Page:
On Having the Blues
After a big excursion, be it a vacation or Mardi Gras, or in this case, two solid days of French Quarter Fest, I am always left blue. Add to that the very little sleep I got last night (we are attempting to use the Ferber method to get Sun to omit that 3am bottle-feeding) coupled with the stress of tax time, and I have been reduced to a sappy mess. This afternoon, I read a post on the blog of a new internet friend that literally brought me to tears.
I know New Orleans has a lot of things that are negative about it. But on a weekend like this it is hard to believe someone can be sad here. The weather has just been perfect–in the 70s with breezes blowing, the city is lush in green everywhere you look. And with good food and drink (without over-imbibing), and pleasant time spent with friends and family, the blues snuck up on me unawares.
I spent part of my day at the mall. I hate, HATE, H.A.T.E. the mall. And I was there to return stuff I bought on sale earlier in the week. I got sucked into the ole “the more you spend the more you save” routine. And living with buyer’s remorse sent me back today to set things straight again. I don’t like how much emphasis this country (the world?) puts on clothing and labels and buying the latest fashion. And to find it in a store selling baby clothing really set me even further in a funk. And to tip the scales to assure my misery was that while I was there returning $60 worth of baby clothes that may or may not fit Sun in a year, the mother in front of me was buying $350 worth of stuff for her five-year old daughter: dresses, sandals, tops, pants, shorts, bracelets, sunglasses. Really? Do you need the matching bandanna AND bracelet AND sandals to go with a sundress for a five year old? If so, Sun will not be popular.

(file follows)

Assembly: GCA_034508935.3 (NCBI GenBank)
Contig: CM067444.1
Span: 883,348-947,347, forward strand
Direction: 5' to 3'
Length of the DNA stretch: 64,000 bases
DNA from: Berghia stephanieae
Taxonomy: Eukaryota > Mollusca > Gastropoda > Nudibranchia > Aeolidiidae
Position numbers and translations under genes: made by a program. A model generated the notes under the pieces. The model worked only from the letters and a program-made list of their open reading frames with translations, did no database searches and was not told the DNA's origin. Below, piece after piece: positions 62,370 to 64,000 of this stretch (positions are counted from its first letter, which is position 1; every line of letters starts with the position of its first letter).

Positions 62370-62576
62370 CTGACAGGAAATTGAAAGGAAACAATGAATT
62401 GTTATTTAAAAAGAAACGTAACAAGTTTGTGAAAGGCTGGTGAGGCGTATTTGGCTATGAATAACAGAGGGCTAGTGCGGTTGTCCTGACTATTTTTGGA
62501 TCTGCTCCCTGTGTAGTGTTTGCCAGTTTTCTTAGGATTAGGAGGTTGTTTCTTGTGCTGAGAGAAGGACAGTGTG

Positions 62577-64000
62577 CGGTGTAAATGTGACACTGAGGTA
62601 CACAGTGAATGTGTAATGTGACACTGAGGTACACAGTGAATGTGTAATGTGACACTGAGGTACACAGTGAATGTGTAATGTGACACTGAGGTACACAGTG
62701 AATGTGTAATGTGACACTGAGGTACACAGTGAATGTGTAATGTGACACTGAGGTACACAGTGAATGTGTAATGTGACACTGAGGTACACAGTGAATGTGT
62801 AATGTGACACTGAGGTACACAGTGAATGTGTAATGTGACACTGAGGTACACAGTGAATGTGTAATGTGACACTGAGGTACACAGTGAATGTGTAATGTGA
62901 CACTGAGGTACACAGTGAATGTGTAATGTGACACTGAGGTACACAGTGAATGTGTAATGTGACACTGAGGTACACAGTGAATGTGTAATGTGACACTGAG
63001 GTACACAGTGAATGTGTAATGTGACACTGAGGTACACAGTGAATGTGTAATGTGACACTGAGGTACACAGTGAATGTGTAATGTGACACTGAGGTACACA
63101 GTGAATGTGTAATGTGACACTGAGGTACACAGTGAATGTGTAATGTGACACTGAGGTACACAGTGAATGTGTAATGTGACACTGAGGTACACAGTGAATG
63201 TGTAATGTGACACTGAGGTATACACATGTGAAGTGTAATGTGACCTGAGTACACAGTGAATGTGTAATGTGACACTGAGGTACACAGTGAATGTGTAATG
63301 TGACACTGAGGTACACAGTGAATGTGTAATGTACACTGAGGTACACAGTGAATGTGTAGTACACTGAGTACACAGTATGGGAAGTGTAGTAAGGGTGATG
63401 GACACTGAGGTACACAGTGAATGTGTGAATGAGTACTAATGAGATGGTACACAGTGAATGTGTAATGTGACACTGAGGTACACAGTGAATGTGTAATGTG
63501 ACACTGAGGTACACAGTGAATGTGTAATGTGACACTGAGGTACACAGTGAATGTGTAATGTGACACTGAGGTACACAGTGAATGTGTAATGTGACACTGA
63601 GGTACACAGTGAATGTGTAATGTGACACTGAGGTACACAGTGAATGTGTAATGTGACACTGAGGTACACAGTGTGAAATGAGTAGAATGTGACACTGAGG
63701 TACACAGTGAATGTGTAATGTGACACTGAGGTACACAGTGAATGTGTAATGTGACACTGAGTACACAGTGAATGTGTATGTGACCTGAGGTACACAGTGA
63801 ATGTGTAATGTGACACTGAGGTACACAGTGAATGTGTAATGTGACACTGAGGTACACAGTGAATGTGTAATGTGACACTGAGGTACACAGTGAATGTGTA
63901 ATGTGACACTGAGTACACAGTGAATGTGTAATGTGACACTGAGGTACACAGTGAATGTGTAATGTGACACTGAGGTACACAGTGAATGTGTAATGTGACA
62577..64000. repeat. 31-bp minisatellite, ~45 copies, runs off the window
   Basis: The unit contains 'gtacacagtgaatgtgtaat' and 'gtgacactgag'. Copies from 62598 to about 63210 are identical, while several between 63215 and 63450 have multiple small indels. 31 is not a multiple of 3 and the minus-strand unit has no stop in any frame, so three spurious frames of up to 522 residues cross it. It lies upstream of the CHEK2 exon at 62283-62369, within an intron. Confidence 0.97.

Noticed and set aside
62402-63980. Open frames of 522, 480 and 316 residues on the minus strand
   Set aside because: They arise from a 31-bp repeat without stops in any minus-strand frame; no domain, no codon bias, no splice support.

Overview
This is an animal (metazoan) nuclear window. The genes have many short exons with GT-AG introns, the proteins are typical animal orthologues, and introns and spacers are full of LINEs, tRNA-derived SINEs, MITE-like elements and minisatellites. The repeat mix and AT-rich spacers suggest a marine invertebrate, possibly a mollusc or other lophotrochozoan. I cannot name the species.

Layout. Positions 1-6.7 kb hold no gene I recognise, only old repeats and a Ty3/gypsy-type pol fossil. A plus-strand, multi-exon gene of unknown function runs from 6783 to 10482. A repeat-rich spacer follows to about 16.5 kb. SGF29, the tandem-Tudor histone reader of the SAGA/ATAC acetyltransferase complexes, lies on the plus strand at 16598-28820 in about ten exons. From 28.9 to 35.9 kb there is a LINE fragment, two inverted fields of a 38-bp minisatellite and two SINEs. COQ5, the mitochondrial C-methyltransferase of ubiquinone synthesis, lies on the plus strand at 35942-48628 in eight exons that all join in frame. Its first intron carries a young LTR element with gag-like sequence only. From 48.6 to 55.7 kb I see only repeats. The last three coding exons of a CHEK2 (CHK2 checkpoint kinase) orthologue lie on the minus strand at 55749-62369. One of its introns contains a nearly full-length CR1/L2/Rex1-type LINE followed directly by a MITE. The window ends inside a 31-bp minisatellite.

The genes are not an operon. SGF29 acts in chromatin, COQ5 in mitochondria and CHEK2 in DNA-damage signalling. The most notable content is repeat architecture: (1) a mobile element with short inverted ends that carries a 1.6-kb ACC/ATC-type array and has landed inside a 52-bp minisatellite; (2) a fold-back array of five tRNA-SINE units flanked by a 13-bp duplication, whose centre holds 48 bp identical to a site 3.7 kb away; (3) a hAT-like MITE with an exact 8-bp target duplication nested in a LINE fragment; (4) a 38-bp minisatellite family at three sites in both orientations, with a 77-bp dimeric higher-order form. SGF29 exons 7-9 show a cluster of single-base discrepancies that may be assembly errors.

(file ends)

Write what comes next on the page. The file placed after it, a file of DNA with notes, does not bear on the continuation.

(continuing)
Once done with the mall (and I was outta there pretty fast), I went to St. Henry’s Church. The New Orleans Archdiocese has made the decision that it will be closing this church along with several others soon. Not because of Katrina. But because the Archdiocese is a business and these churches aren’t turning the profit they want to see. St. Henry’s is where my great-great-great-grandfather’s funeral was out of; it’s the church where my great-grandparents as well as my uncle were married. It is walking distance from property that has been in my family for over a hundred years. Its closing is very symbolic to me. And of course, very sad.
See, I live and thrive in New Orleans because I do not like change. And neither does New Orleans. For better or worse, we both like to keep on keeping on. And when we do change, that change is slow. S.L.O.W. But I do not attend St. Henry’s Church (I currently attend church very rarely). I feel I have “no dog in the fight,” that it is only for sentimental reasons that I want that church to stay open. But for St. Henry’s 300 parishioners, it’s not symbolic nor sentimental, it just plain sucks. Maitri does a much better job articulating the feelings of New Orleanians about these church closings.
So of course, getting to St. Henry’s and finding it locked really bummed me out further. I’ll be going to mass there next Sunday. At least it will afford me the opportunity to ask my family members if they’d like to accompany me. I think they will.
I know I will come out of this funk, and probably sooner on account on all this nice weather NOLA is having. And all the spring cleaning CS and I are doing in the house. It is helping just to have our windows open right now. And out one of those windows I can see a bloom on my hibiscus bush. Because that punch of red admist all the green that abounds really keeps a gal like me from staying blue too long.